Figure 1 illustrates the layout for the skill performance test that was used in the pre-test, acquisition test and both retention tests. A speed gun (Bushnell Speedster II) quantified ball speed in km/h for the push pass. In addition, two four-foot long, two by three inch thick blocks of wood was used as the target. Scoring ranged from one to five points.

Game performance test

The game performance test was used as a transfer test whereby a pre and posttest was carried out. A four versus four game was played for seven minutes with specific rules introduced for the game. All participants played against four of five state-level field hockey players. The game play observational instrument designed by Turner and Martinek (1999) was adapted to assess motor execution. Two categories of behaviour was coded, one for control and the other execution (see Table 1).

The game performance test was coded according to the recommendations by Turner and Martinek (1992) which included observing one player at a time and repeating the same procedure for different players on the team. The investigator and two independent coders viewed and coded all video recordings. The median score was used and the inter-tester reliability was calculated using intraclass correlation (ICC). The ICC for all coded behaviours was above 0.70. By convention, values above 0.70 are considered as substantial and acceptable inter-rater reliability (Garson, 2013).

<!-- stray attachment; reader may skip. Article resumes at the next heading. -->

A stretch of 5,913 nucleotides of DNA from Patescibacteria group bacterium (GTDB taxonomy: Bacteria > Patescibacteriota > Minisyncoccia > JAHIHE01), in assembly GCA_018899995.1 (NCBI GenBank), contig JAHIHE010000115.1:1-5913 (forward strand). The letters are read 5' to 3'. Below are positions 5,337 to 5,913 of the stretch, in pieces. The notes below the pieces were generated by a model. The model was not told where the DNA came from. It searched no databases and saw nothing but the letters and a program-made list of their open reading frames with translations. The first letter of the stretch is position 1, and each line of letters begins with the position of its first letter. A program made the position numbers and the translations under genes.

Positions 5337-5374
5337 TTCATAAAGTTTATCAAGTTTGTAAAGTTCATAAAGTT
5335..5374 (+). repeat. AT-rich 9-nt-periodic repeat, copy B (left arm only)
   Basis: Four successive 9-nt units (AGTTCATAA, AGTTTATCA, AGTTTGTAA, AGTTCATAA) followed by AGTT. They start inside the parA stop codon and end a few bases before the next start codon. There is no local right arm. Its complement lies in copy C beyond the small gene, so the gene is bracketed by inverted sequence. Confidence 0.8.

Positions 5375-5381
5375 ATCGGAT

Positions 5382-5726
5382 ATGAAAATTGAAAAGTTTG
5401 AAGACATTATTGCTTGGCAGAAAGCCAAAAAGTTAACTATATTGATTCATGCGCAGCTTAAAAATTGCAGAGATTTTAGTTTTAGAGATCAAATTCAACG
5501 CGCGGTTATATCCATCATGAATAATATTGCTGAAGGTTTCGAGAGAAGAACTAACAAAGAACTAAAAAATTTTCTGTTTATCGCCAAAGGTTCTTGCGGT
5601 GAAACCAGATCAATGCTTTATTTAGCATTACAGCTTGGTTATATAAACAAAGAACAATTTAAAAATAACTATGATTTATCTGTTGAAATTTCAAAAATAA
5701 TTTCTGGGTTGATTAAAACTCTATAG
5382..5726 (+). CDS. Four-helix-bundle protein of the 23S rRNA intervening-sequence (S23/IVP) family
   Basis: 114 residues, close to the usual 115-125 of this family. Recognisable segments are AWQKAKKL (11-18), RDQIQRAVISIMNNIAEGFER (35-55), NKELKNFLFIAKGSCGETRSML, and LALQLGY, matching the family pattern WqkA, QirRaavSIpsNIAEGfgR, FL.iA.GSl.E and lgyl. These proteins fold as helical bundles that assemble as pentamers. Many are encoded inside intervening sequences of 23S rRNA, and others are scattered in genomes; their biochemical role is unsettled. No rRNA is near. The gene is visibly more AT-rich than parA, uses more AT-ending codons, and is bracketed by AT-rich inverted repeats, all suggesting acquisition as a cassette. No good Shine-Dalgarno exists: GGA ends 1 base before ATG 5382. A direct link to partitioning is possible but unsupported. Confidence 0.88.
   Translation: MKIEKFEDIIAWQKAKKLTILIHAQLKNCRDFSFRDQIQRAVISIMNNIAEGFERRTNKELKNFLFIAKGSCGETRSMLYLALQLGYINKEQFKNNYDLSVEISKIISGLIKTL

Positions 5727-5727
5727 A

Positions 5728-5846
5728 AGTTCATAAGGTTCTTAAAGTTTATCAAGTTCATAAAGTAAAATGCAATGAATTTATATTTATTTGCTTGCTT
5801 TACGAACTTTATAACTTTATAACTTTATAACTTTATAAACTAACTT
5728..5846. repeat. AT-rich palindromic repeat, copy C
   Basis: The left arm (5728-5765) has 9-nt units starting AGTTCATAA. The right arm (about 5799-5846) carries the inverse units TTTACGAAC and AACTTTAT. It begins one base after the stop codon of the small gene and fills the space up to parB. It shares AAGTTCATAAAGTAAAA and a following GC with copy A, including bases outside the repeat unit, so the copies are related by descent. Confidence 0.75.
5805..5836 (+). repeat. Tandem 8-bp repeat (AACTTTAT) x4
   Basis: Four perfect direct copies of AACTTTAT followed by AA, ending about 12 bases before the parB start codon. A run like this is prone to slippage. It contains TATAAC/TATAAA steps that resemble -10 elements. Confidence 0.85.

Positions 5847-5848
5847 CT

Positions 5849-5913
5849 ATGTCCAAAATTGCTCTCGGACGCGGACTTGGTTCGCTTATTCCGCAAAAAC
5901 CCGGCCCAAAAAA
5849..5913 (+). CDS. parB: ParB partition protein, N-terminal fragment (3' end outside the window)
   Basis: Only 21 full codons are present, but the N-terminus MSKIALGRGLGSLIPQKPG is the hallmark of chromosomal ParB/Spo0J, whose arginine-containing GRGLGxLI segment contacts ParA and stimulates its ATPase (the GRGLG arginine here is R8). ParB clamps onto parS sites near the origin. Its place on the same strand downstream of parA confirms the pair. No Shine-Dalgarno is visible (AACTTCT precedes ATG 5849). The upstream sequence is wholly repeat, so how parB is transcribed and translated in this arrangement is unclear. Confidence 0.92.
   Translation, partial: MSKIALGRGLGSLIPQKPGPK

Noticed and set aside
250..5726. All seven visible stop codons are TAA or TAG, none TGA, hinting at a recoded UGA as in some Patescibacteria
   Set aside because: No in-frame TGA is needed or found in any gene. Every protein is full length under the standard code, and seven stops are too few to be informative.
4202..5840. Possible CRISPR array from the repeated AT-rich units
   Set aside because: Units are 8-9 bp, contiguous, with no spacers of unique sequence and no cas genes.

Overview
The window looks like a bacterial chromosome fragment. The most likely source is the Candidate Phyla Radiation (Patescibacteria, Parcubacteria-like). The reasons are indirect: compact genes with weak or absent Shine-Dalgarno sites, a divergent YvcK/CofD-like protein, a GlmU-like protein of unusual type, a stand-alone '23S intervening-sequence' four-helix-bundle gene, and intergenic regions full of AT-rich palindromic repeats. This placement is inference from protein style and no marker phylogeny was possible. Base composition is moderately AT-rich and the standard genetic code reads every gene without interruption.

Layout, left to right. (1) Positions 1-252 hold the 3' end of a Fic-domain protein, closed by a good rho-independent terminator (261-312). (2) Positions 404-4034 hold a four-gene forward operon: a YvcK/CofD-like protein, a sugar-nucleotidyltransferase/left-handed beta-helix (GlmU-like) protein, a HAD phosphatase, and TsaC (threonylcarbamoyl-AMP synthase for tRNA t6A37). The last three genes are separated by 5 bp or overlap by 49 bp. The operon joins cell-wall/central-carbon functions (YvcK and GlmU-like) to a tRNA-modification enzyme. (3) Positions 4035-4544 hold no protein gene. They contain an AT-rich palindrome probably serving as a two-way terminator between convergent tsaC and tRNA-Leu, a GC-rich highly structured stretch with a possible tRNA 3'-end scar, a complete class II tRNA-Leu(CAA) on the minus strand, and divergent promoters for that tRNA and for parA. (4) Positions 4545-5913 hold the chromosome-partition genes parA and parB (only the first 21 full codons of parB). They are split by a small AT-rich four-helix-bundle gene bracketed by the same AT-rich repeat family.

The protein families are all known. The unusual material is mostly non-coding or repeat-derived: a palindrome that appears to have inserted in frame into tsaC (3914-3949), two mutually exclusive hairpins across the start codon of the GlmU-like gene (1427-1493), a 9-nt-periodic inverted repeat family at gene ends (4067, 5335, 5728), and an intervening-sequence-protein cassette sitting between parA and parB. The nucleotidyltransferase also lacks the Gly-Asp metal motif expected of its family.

Experimental practice groups

The three experimental practice groups chosen for this study were categorised according to their location along the contextual interference continuum. The blocked (n = 24) protocol represented low interference conditions, while random (n = 20) and game-based (n = 24) protocols represented high interference conditions. Besides the location on the contextual interference continuum, another important distinction between the groups was the stability of environmental context. Participants in the blocked and random groups were in a self-paced, stable environment whereas participants in the game-based group were in an externally-paced, unstable environment. Locations of these three experimental groups along the CI and stability continua are graphically displayed in Figure 2.

Procedure

The duration of the study was six weeks, and participants were required to attend a total of ten sessions. In the first introductory session, the procedures were outlined and background information and consent sheets were distributed. In the second session, a skill demonstration session and the pre-test took place. Participants were subjected to the skill performance pre-test which consisted of five trials of the close dribble and push pass. Subsequently, the game performance pre-test was also administered where a state hockey player refereed a seven-minute four-versus-four game that was videotaped and subsequently coded. Next, participants attended six acquisition sessions which comprised of the acquisition practice and acquisition test. For the practice, participants attended two sessions each week for three weeks according to a pre-determined timetable.